Raid Alpine – Day 3

Epic”  “Ugly”  “The hardest day on the bike – ever”   were how this ride was variously described by a weary group slumped over dinner in Le Monetier les Bains after 150k of riding with two HC cols.

I had been kept awake by the torrential rain on the Hotel roof at La Reculaz just below Val d’Isere. In reality this is a fair way up the hill towards the Col de l’Iseran .

I had a flat in my back tyre caused by a flint I hadn’t noticed when I put my bike in the garage the evening before. This was quickly changed in the garage – sheltering from the drizzle- before rolling out through a couple of tunnels into down town Val d’Isere. Once through the town the climbs kicks in. It’s not particularly steep, generally, but it just goes on and on.

13km climb to Col de l'Iseran

13km climb to Col de l’Iseran (Sorry about the thumb!!)

This is the way it is climbing Alpine Cols. They just go on and on, with very little respite. Val d’Isere slowly disappeared into the mist.

Val d'Isere disappearing down below on the first climb of the day

Val d’Isere disappearing down below on the first climb of the day

Despite the effort of climbing it was getting colder and colder.

Higher and higher...

Higher and higher, colder and colder…The reality of riding cols in the Alps

I could see the flags on the top as it started sleeting and I decided to keep going without stopping to put my jacket on.

Col de l'Iseran 2770m the highest point of the tour so far. Cold, wet and windy

Col de l’Iseran 2770m the highest point of the tour so far. Cold, wet and windy

It was extremely cold on top but the support bus was there and I piled on everything I had. Oh, the joy of finding my fleecy winter buff in there! Unfortunately I was already too cold to get overshoes on and I got underway with numb hands and feet with cries if “stay away from the edge” following me.

Steep, wet hairpins for 10km. I had to stop a couple of times to free up my hands but eventually the road flattened out to a grade where I could start pedalling.

Through the next 30km of flat out pedalling, mostly flat or gently downhill, I gradually warmed up. The gentle ascent to Col de la Madelaine at 1746m completed the rewarm but I kept all my gear on.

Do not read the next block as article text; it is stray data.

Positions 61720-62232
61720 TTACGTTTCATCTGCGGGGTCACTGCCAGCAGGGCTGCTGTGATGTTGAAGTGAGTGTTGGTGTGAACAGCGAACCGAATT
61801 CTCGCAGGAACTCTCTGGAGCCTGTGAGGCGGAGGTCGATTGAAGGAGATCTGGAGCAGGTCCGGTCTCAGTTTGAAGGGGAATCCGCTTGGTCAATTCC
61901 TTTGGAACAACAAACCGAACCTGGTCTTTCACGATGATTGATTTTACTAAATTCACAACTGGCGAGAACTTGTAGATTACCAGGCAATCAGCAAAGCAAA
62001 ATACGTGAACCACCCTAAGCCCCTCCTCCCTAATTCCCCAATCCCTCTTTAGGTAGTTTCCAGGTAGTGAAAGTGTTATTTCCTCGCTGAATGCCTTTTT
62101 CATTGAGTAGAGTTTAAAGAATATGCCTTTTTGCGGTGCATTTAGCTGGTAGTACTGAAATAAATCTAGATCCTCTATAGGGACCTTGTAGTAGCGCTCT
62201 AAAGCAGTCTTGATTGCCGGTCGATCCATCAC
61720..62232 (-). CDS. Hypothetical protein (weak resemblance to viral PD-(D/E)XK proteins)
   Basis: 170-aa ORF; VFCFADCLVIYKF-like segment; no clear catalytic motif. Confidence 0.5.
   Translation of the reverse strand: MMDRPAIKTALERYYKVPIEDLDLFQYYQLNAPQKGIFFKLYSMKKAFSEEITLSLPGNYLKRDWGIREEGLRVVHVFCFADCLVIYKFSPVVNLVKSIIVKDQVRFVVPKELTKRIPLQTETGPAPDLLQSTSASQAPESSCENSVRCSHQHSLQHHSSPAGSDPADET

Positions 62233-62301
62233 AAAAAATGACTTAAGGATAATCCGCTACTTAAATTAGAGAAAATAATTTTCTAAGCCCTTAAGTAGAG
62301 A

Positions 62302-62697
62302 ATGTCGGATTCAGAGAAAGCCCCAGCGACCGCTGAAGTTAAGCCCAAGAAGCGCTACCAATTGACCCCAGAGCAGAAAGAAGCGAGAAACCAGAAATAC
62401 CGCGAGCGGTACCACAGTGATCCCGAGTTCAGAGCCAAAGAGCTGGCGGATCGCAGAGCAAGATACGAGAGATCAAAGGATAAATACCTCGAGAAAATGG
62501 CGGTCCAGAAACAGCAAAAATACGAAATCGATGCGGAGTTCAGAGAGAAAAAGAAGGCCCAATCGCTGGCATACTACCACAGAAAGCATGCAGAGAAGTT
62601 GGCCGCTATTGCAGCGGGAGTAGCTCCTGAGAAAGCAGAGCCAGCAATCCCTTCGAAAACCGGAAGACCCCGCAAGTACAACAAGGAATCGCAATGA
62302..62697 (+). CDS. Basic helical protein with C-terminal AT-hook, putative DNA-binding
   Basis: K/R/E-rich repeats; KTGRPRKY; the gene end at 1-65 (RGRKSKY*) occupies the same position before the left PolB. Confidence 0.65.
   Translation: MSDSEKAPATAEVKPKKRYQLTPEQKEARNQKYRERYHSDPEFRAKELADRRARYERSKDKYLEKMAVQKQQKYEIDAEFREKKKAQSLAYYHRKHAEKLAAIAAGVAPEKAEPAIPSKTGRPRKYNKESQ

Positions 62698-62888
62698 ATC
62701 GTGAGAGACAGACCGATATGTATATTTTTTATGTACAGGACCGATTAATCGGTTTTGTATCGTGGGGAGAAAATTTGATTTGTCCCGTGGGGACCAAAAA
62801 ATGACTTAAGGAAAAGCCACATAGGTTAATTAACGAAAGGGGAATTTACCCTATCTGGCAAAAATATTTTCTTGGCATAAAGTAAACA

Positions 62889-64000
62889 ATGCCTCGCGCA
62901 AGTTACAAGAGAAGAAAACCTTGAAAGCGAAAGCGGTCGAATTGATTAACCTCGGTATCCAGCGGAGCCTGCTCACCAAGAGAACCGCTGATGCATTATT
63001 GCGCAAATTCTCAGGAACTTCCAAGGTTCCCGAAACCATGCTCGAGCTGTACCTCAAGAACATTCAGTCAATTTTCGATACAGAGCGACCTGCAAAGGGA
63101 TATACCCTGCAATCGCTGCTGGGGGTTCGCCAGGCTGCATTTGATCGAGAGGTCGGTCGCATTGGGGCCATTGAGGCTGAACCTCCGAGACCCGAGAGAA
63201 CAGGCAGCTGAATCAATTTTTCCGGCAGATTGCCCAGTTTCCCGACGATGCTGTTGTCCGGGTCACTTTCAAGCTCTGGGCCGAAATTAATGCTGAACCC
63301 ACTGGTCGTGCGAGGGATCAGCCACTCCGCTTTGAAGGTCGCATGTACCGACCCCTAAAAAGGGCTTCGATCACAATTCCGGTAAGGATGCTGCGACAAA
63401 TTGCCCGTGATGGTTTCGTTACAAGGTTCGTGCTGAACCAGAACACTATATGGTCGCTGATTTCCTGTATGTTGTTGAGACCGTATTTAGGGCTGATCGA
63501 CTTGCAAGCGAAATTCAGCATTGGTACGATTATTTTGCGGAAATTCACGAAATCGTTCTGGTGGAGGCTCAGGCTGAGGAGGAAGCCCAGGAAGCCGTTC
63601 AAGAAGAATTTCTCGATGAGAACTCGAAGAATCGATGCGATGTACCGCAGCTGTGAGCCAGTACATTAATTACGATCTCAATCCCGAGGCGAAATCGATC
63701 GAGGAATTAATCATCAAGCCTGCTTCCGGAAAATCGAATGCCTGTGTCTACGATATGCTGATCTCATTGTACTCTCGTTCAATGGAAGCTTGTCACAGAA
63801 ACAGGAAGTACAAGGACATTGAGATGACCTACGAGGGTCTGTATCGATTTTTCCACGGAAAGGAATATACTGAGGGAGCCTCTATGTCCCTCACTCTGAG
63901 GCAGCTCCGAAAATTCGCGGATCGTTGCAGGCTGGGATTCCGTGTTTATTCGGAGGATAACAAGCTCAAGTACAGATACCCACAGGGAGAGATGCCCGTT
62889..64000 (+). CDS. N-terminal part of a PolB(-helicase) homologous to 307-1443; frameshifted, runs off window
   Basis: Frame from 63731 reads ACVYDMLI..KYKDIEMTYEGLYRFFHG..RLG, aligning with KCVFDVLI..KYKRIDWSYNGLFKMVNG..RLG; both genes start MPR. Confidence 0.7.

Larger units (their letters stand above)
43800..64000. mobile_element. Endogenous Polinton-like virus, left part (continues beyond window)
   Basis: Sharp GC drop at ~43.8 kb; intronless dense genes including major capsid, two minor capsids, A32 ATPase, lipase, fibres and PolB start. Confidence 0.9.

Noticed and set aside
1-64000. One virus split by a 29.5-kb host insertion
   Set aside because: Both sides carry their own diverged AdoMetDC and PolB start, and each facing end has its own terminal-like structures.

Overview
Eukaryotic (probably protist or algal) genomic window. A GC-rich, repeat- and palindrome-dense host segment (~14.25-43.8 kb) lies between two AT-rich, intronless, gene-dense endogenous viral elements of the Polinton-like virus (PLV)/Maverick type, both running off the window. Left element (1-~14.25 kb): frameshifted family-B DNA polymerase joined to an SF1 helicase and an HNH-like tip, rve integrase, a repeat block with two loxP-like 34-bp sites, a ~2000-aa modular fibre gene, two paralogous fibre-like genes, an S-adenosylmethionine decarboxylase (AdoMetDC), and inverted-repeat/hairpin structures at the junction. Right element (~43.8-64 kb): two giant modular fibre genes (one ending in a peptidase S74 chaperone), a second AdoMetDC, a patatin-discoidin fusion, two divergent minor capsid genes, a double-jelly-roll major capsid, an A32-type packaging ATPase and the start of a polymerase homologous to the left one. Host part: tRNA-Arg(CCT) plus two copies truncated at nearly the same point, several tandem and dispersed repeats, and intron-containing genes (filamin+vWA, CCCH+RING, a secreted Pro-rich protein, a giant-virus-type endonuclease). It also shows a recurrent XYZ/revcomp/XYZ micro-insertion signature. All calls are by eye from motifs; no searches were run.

Col de la Madelaine...a little lump on the long descent. Much warmer now.

Col de la Madelaine…a little lump on the long descent. Much warmer now.

It had stopped raining and I began to enjoy the ride and appreciate the wonderful scenery again. Even though it was predominantly downhill I still found it necessary to stop and eat.

Even on the descents I needed to stop to eat. Near Modane

Even on the descents I needed to stop to eat. Near Modane

We stopped for lunch in St Michel du Maurienne before the afternoon’s pleasures.

Lunch at St Michel du Maurienne

Lunch at St Michel du Maurienne

The afternoon's route

The afternoon’s route

The Col du Telegraphe and the Col du Galibier is the most famous of all routes.

At the start of the climb in St Michel du Maurienne

At the start of the climb in St Michel du Maurienne

The Telegraphe winds up through the forest with gradually emerging views of the valley below. It’s a popular climb with plenty of riders, even a few brave tourers with laden panniers.

On the Col du Telegraphe

On the Col du Telegraphe

After a short descent to Valloire which is very busy with people enjoying themselves, the long climb up Col du Galibier begins. The mountain scenery is spectacular as the long, long ascent gradually winds it’s way upwards. With about 5km to go, the cars parked near the top glitter elusively. Best not to look!

With about 1500m to go the motor traffic cuts through the top of the col in a tunnel. It’s one way, controlled by lights and very tempting but prohibited for bikes, which face a steepening climb to the col.

More spectacular views over the col and down another brake gripping descent to Col du Lautaret and the final downhill stretch to the Hotel in Monetier les Bains.

I got to my room, laid on the bed and fell asleep in my soggy, smelly gear, shoes and all. Exhausted.

 

The route

The route

The elevation profile

The elevation profile

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2 thoughts on “Raid Alpine – Day 3

  1. Barbara

    The problem is that when you reach a kilometer sign with a low grade you know that you’re going to suffer for this later as there must be some steep stuff coming up to make the average grade for the hill

    Reply

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